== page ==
I have a bit of a ‘thing’ for nice workshops or Maker spaces.
Especially if they have a story behind them, like this one in the Kitano district of Kobe* Japan, called Kitano Koubou no Machi.
Brett, my husband, found this place recently when visiting and it’s well worth putting on your “crafty things to do in Japan” list.
First, a bit about Kobe and Kitano.
Kobe has a strong tradition of leatherwork, because as a city they had an abundance of leather. If you’re familiar with the taste and texture Japanese wagyu beef, Kobe is the city that has the reputation of producing the country’s best wagyu – “Kobe beef” – from a particular strain of cattle farmed in a prefecture in Kobe. The hides left from beef production spawned a leather industry.
As a port city, Kobe was one of the cities to open for trade with the West following the end of Japan’s policy of seclusion. In 1868 the city was opened to foreign trade by the government of the time just before the Meiji Restoration, which swept away Japan’s feudal system and modernised the country in an astonishingly short period of time.
Kobe is known for its cosmopolitan nature. The region has long been identified with the West and many foreign residences from the early trading period remain in Kobe’s Kitano area.
The Kitano area
Kitano is a historical district on the north side of Kobe, containing a number of foreign residences from the late Meiji era. These were set up for foreign merchants on the slopes of Mt. Rokko by the provisions of a treaty signed between Japan and a number of Western governments. Of the thousand or so original foreigners’ residences only about 30 have survived, but 20 are open to the public, making the area one of the principal tourist attractions in Kobe.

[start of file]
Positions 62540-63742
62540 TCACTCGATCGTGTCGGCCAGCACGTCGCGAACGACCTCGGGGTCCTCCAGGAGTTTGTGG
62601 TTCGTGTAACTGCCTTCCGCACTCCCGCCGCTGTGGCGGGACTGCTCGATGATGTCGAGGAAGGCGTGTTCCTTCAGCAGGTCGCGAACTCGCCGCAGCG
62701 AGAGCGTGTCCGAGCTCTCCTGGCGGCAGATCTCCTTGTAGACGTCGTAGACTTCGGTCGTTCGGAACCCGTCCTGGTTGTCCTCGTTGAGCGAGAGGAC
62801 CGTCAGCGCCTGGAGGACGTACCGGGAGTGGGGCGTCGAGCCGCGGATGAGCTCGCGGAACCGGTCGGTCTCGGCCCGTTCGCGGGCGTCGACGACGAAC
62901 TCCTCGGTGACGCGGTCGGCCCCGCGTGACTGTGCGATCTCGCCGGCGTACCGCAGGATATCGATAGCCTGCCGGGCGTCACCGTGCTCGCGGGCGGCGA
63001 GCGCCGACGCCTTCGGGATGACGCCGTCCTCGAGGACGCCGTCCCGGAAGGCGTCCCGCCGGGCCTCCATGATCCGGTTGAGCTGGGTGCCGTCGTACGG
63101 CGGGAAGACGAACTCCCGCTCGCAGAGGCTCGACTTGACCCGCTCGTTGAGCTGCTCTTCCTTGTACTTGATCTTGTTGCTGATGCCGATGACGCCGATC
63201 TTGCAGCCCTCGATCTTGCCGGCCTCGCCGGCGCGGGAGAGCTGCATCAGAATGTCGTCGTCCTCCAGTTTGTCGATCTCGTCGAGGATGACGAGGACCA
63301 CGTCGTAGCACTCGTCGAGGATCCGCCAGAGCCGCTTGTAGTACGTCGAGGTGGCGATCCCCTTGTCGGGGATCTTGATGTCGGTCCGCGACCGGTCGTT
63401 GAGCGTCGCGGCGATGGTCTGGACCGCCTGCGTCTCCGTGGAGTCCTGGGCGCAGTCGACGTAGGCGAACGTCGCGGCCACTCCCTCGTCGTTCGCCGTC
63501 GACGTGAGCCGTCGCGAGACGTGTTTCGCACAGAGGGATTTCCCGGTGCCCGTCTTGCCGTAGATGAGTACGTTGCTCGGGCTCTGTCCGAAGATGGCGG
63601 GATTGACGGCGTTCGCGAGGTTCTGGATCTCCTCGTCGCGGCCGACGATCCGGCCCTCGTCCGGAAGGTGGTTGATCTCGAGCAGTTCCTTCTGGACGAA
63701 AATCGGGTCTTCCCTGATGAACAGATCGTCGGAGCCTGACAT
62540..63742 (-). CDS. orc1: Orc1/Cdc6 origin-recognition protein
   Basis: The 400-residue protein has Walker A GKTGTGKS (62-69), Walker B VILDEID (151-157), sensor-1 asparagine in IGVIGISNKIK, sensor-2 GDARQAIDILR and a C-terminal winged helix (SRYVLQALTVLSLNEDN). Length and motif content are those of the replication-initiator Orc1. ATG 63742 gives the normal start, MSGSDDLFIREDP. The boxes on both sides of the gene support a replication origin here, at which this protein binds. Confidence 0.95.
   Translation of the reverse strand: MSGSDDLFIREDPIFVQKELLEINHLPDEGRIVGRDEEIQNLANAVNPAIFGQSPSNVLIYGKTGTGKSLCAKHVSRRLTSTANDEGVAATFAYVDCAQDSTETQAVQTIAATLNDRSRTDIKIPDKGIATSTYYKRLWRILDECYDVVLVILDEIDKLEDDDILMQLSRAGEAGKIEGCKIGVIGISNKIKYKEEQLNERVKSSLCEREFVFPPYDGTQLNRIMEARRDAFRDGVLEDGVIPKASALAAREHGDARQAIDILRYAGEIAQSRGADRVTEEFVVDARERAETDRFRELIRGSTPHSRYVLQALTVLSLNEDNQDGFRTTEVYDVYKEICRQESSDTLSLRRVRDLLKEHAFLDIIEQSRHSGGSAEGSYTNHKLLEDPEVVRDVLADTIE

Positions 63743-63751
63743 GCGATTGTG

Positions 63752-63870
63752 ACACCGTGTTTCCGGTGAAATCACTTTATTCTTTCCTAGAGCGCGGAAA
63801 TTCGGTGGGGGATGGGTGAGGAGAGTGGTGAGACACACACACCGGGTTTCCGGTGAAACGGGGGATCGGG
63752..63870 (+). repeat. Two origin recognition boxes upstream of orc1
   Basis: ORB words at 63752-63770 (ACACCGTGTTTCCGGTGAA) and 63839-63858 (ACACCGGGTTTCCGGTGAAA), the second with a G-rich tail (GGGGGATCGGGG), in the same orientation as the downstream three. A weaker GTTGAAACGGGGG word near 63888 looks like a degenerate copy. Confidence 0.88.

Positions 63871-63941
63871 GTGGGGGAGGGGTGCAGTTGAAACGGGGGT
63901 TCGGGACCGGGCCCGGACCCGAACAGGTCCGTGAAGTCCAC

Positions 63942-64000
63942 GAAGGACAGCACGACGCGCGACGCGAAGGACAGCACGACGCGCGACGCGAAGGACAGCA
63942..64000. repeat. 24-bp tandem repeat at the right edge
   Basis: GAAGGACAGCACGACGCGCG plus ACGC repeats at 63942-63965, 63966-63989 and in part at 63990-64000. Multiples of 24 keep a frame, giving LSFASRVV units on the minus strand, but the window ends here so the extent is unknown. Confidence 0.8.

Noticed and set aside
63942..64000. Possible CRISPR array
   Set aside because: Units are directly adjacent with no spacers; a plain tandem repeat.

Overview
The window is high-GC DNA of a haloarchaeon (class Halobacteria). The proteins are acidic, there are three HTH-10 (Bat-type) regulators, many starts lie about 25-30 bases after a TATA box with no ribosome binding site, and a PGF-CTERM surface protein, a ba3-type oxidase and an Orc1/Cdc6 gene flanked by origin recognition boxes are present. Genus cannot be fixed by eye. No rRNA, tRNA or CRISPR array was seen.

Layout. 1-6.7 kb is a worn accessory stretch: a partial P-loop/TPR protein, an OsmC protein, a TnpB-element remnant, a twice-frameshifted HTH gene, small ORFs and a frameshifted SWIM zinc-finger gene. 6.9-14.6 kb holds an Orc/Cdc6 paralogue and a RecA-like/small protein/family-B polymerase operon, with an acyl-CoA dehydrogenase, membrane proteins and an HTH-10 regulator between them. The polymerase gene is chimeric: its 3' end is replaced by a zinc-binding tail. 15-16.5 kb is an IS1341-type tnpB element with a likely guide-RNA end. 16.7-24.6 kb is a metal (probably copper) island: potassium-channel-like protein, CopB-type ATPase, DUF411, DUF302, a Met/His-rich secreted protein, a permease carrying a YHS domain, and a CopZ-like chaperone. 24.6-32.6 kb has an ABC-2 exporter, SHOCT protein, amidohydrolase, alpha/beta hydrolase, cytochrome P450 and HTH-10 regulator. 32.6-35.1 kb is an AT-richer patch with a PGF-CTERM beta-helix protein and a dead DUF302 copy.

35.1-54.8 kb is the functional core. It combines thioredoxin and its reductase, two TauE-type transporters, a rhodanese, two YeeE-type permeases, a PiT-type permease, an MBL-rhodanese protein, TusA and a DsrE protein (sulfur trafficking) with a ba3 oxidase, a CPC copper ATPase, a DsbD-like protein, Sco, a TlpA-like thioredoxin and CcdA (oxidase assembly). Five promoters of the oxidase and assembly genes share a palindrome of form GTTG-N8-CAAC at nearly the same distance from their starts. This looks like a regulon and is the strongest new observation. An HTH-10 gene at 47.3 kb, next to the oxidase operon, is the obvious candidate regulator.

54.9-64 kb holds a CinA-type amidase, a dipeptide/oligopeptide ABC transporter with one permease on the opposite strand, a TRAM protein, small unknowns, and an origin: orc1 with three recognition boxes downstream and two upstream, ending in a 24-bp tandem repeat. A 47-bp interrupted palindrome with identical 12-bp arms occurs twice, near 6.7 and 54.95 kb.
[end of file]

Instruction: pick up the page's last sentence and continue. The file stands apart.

Kitano Koubou no Machi (loosely translated: Kitano workshops town), or Kitano Meister Garden is a craft retailing centre set in the old Kitano Junior School, built in 1931 (on the site of the original school, which started in 1908). As student numbers dwindled the school was shut down, but was refurbished and reopened in 1998 for its current purpose. The classrooms of this beautiful old building now serve as craft workshops and retail outlets for unique and traditional crafts. There are regular classes for adults and children in crafts and skills as varied as traditional Japanese art techniques, leatherwork, jewellery making, candle making and making Japanese pork buns.
On the top floor the impressive school auditorium is the perfect venue for events and craft making sessions. Just like the ones we saw on the day of this visit.
If you’re ever visiting Kobe it would be well worth booking ahead to attend a workshop.
* Kobe is located on the southern side of the main island of Honshu, about 30km west of Osaka. The population is around 1.5 million.